I was rather alarmed to discover that the need to be connected and in touch has succeeded in displacing what Arianna Huffington describes as a “fundamental and non-negotiable need” – sleep.
According the the 2016 Communications Market Report, produced by Ofcom, Britain’s communications regulator, the average adult in the United Kingdom now spends eight hours and 45 minutes engaged with media and communication, and eight hours 18 minutes sleeping.
The UK is a fast-paced and sophisticated media market with nearly 90% of adults having access to the internet at home and almost three quarters owning smartphones. (To put this in context, roughly half of South Africans own smart or feature phones). Add to this broad access, a proliferation of over-the-top (OTT) and on-demand services, as well as high speed data, and there is the perfect recipe for sleep deprivation.
Ofcom also commissioned a specific survey, ‘Coping in a Connected World’ of 2 050 adults and 500 teenagers to better understand UK citizens’ digital habits. Unsurprisingly, daily internet use is pretty universal, with the average user spending 25 hours online each week. Reasons for usage ranged from the earnest – finding out the latest news and keeping in touch with family – to the desperate: preventing boredom. It was also considered an important source of inspiration, encouraging people try new restaurants and travel to different places.
However, there is a recognition that constant connectivity is not entirely beneficial. More than a third of respondents said that they found it difficult to disconnect. Half the adult users admitted they would feel lost without the internet, whilst some sixty percent confessed to feeling “hooked” on it. Some people went so far as to classify themselves as “very” or “completely” hooked, whilst over 40% thought they spend too much time online!
A sizeable proportion of adult users claimed their internet habit was actually having negative effects on their lives. They blamed it not only for their sleep deficits and tiredness, but also for neglected chores and diminished social communication with family and friends; 40% reported that they had felt neglected by a friend or relative who was preoccupied by their tablet or phone. Social interaction and manners were not the only things to suffer: even safety seemed jeopardised with a quarter of respondents recounted having collisions with another pedestrian who was focused on the phone, rather than looking where they were going.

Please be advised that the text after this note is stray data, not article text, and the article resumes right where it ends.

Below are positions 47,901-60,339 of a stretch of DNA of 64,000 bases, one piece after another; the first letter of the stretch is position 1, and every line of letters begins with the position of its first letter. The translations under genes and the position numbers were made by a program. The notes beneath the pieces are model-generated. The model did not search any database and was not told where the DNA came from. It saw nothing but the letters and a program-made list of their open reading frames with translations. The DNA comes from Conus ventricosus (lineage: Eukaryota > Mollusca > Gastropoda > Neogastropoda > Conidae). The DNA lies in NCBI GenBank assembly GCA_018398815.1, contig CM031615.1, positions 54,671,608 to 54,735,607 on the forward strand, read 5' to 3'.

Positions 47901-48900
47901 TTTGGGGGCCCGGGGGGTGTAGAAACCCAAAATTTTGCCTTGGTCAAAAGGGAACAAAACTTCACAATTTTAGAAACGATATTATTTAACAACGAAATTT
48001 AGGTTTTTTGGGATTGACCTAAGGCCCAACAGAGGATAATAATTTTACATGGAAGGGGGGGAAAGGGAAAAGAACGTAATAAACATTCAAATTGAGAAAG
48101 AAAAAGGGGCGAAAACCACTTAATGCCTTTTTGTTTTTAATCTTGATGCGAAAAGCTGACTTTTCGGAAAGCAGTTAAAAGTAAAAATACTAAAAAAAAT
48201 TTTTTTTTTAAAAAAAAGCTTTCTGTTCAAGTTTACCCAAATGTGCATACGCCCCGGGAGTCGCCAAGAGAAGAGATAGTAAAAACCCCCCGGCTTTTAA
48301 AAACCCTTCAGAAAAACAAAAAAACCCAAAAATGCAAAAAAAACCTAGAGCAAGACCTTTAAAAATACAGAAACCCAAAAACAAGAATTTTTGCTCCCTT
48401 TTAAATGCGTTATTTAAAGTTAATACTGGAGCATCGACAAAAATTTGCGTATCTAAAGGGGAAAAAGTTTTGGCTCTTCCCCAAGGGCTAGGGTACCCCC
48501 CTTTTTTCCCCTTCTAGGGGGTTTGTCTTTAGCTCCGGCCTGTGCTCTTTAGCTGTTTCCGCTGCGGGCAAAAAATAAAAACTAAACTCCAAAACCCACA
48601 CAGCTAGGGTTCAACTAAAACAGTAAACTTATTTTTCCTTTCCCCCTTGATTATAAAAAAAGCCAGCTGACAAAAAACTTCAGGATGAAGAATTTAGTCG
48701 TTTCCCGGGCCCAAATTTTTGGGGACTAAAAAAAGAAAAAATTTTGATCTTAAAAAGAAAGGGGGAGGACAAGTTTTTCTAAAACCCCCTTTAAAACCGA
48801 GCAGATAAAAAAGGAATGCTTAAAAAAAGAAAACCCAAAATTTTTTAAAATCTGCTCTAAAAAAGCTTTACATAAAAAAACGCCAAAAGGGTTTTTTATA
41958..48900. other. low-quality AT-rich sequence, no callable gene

Detox is liberating
Remarkably there appears to be a growing determination to rein in these habits; close to a quarter of the population are consciously limiting the time they spend “connected”. They are choosing to do so in order to have time to do other things in the real world, and to spend more time with friends and family. The most likely candidates for voluntary digital detoxication were 16 to 24 year olds, with more than half having tried it. On the other hand, some 61% of teenagers had been “digitally grounded” by their parents, quite understandable given that, 60% of surveyed teenagers admitted to neglecting school work because of their attachment to their devices, while 25% were late for school.
Interestingly, those who had attempted some form of detox reported enthusiastically that they felt more productive, found it liberating and even enjoyed life more. Nearly a third of those surveyed had undertaken some form of holiday digital detox, with some leaving their phone at home or selecting a destination with no internet access. Some went to so far as to even find a holiday spot without a land line! Not everyone managed the detox experience easily: 16% experienced FOMO (fear of missing out) and 8% felt anxious.
On the whole, however, it seems as if Ms Huffington may be onto something in her Sleep Revolution manifesto: We should “treat ourselves as well as we treat our smartphones, making sure we sleep until fully recharged”.
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